Sudan's political crisis:  would the army go against history lessons and make democracy work?

Sudan's political crisis: would the army go against history lessons and make democracy work?

In the post-independence period, armies in the third world - especially in Africa - continued to conspire and undermine democracies under various justifications, thinking that keeping the army’s grip on power is the shortest path to modernity, development and national unity. Lieutenant-General, Abdel Fattah Al-Burhan, the Sudan's army chief made, however, a different promise; when he expressed his commitment to strengthen the democratic path through corrective measures, and to hand over power to an elected government, following the procedures he took on October 25, 2021.


This commitment was met with strong doubts; and it was interpreted as a coup to reproduce the Egyptian model in Sudan. Al-Burhan; however, insists that he wants to reproduce the model of Field Marshal, Siwar al-Dhahab, who handed over power to an elected government headed by the late leader, Sadiq al-Mahdi in April 1986, after a year-long transitional period. That came after the popular uprising which overthrew the rule of President, Jaafar Nimeiri, in which al-Mahdi formed a transitional government of technocrats for a period of time, when he assumed the presidency of the Sovereign Council.


This comparison in the Sudanese collective mind between the two models of Sisi and Siwar al-Dhahab, made the political mainstream mired in polarisation, and divided among itself between those opposing and those resenting the measures announced by Al-Burhan. Such measures were described as a coup on the path of democratic transition


on the one hand, and supporters and backers in the other. The latter considered the measures as corrective and against a small group that “kidnapped” the transitional period, and biased it to serve its narrow partisan objectives.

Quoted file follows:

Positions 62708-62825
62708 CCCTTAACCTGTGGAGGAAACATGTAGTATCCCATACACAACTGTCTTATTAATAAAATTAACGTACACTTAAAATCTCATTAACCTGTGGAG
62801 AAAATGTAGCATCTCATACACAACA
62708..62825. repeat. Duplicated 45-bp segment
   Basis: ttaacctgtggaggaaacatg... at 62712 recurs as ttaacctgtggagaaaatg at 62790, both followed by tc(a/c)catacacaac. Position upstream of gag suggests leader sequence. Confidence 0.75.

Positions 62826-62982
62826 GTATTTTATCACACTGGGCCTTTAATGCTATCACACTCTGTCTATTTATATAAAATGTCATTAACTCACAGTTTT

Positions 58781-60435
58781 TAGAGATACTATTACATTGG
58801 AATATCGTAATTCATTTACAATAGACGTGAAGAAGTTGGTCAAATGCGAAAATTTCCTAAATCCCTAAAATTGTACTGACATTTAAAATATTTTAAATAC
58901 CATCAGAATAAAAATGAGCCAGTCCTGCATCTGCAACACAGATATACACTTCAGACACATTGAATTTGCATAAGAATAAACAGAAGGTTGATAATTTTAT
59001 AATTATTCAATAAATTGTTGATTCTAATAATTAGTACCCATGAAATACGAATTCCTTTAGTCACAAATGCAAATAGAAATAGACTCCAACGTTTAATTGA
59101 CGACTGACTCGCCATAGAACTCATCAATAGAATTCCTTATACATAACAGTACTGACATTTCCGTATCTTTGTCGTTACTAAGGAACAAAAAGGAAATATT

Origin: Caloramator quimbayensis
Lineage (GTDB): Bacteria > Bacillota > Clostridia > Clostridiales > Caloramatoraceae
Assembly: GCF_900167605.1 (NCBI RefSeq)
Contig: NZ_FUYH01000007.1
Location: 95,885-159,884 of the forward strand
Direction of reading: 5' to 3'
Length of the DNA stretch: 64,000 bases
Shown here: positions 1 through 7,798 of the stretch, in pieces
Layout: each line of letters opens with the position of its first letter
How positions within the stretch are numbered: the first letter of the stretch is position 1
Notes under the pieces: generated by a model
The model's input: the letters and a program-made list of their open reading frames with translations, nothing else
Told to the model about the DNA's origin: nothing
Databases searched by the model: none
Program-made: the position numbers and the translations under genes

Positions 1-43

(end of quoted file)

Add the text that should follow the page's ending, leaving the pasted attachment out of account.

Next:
Whatever the position of the political circles towards these decisions is, objectivity says, that such actions created a new reality and facts on the ground that are difficult to bypass. Al-Burhan sought to explain the justifications and motives for this great political change and refuted his opponents' description that what had happened was a coup. He stressed that the measures are corrective; especially when he realized how dangerous the unrest was; and that the country would slide into chaos and at the brink of civil war. At the same time, insiders realize that Al-Burhan moved after he was tightly cornered by civil society parties. According to research fellow, Joseph Tucker from the United States Institute of Peace (USIP), that came after the intense incitement by some politicians against the army leadership, and the need to present an alternative to Al-Burhan, because of the erosion of trust between the partners of the transitional period.


Meanwhile, there is information about the movements of adventurous junior officers aspiring to take over power in light of the continuous quarrels with the civilian component. Feldman revealed the leadership of the army basically concentrated on Al-Burhan to take these measures to prevent any junior officers from being involved in adventures to seize power; because it will drag the country into violent confrontations, chaos and civil war.


Although after the failure of the efforts of the American envoy to the Horn of Africa, Jeffrey Feltman, who led shuttle mediation efforts between the parties to the Sudanese crisis; the army rushed to announce the decision to break up the partnership with the civilian component and imposed extraordinary measures. Feltman also revealed to Foreign Affaires that Lieutenant-General Mohamed Hamdan Dagalo, known as "Hemedti," informed him in a closed meeting of their intention to take power; but he warned them against any measures that would undermine the democratic process; because it will jeopardize cooperation and relations with the United States, and will freeze all economic and bilateral cooperation programs.